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Preston Schools discuss COVID expenses

KINGWOOD — Preston County Schools’ budget is holding up to the expenses of COVID-19 — so far.

That’s thanks in large part to money flowing from Washington. Preston County Schools received federal Coronavirus Aid, Relief, and Economic Security (CARES) Act funding in the amount of $1,078,383.06. They were not able to request a certain amount.

“The CARES Act funding was assigned to us. We didn’t get to request it,” Preston School Superintendent Steve Wotring said.

As of Aug. 12, the county has spent $414,280.95 for Apple devices and software. The money went to buy iPads for all students in pre-K through second grade.

Another $47,960.60 was spent on personal protective equipment (PPE) and $2,215.72 for stipends.

Altogether$66,451.86 has been spent on PPE so far, “and that doesn’t include we ordered Plexiglas dividers for all our secretaries’ desks,” the superintendent said. “And we just ordered $32,000 basically of water bottle refill stations.”

The touch free water dispensers use censors and will eliminate water fountains.

Also not included in the total is PPE and other materials being bought through special education funding.

Another $25,439.72 is encumbered for computer software and hardware already ordered, leaving a balance of $537,309.70. The computer hardware and software will help with virtual schooling and remote learning, Wotring said.

“The longer it goes on, obviously we’re going to run through these funds rather quickly and we don’t know if another round of funding is going to come or not,” Wotring said. “But I think right now we’re okay, and I think if we wouldn’t have adjusted what we’re going to do with our virtual school and I would have had to pay $1 million [for the state program] then we would be in the hole, because I only have $500,000 left.”

Reimbursement for student meals is through the USDA, not CARES. “Our feeding expenses so far from March on are in excess of $700,000,” Wotring said.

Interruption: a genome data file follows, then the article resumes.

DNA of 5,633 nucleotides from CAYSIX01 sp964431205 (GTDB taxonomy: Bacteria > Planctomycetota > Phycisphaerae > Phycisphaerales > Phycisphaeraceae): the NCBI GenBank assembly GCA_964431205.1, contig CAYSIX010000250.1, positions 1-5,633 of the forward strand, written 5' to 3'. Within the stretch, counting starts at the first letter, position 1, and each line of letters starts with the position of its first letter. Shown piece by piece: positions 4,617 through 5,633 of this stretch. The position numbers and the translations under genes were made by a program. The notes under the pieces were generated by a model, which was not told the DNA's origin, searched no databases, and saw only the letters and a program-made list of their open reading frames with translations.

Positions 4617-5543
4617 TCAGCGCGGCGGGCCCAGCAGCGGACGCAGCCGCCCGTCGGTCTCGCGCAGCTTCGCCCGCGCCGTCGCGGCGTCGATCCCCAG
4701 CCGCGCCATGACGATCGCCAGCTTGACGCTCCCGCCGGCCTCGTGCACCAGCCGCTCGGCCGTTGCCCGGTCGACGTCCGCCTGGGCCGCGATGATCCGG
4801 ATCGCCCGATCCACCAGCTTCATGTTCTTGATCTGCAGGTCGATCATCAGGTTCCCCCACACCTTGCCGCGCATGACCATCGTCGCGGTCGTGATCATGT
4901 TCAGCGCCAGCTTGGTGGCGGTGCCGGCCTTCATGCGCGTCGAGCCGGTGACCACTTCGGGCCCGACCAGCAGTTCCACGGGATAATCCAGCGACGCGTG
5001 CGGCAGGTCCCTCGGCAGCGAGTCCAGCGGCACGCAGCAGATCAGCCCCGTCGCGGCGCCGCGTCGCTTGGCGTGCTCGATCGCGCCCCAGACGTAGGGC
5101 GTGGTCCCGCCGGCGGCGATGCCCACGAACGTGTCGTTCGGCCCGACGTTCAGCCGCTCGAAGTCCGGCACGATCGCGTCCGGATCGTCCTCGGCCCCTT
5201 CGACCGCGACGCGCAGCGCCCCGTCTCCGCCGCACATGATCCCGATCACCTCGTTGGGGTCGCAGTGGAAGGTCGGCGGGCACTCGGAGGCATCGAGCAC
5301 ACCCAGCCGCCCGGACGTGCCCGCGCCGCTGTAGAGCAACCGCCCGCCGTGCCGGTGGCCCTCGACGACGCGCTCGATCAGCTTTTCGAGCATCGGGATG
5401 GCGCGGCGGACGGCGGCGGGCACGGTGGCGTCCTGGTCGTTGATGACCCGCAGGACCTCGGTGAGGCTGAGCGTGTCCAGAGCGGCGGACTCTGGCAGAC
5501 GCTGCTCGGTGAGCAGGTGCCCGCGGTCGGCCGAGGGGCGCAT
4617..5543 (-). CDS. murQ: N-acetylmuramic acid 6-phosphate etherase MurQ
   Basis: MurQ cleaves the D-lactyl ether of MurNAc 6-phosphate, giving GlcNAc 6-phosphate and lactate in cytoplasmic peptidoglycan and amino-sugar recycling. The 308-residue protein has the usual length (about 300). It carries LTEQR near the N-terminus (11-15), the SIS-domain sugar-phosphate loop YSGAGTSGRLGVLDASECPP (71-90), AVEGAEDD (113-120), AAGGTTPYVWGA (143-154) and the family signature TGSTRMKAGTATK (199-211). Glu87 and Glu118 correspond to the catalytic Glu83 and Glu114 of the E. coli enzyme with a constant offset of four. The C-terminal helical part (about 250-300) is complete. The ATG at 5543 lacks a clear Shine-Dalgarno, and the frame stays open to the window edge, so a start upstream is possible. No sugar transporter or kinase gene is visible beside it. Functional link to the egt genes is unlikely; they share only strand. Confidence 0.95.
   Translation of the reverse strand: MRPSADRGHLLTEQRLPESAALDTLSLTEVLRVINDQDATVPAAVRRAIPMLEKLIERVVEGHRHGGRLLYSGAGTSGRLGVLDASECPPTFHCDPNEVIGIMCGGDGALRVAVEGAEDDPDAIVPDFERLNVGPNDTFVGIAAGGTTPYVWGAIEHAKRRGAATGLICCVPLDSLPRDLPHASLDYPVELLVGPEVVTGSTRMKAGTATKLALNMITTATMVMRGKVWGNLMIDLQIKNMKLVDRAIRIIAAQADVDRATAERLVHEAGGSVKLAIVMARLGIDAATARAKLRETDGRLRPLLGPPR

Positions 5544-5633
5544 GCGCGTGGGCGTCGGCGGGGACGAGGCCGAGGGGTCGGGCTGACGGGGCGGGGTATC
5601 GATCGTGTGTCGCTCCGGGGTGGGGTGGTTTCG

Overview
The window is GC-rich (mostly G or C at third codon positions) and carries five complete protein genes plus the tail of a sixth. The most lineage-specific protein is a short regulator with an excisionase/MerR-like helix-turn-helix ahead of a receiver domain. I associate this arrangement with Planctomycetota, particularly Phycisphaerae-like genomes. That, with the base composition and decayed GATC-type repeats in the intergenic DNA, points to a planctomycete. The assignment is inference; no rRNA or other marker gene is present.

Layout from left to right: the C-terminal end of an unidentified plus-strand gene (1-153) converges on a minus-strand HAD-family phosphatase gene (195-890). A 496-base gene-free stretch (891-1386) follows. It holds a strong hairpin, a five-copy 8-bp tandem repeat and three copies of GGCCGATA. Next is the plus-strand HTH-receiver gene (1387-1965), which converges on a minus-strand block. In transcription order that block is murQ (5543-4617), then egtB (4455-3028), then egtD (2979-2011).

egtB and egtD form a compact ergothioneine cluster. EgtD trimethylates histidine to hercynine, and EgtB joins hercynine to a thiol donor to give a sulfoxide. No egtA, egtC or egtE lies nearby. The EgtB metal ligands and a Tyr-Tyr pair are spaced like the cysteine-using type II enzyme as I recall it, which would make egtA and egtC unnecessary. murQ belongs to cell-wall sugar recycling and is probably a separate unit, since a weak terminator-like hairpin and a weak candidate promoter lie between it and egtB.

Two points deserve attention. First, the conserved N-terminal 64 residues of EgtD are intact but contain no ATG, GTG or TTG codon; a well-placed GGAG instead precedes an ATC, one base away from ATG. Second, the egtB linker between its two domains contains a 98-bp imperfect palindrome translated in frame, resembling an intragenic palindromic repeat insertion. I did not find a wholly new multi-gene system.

The county expects to get about $660,000 of that back from the USDA.

“This doesn’t even take into account the personnel costs we had, during that time, any of that,” Wotring noted. “And none of those are reimbursed.”

Those personnel costs include extra time spent by staff preparing, packaging and delivering meals.

Typically the county’s only summer feeding program would have been at the Energy Express site in Kingwood. In contrast, this year thousands of meals have been delivered all summer.

The county has also purchased a student learning platform called iReady for about $150,000 that will assess students’ abilities in reading, language arts and math, then design an individualized program to bring them up to speed.

“Hopefully with these learning programs that’s really going to help us,” Wotring said.

It will be two years before the impact of not busing students to school for three months are felt on the budget. That’s because state reimbursement for transportation is based on miles and expenses two years previous.

“Nobody’s really told us about that yet, what that means,” Wotring said.

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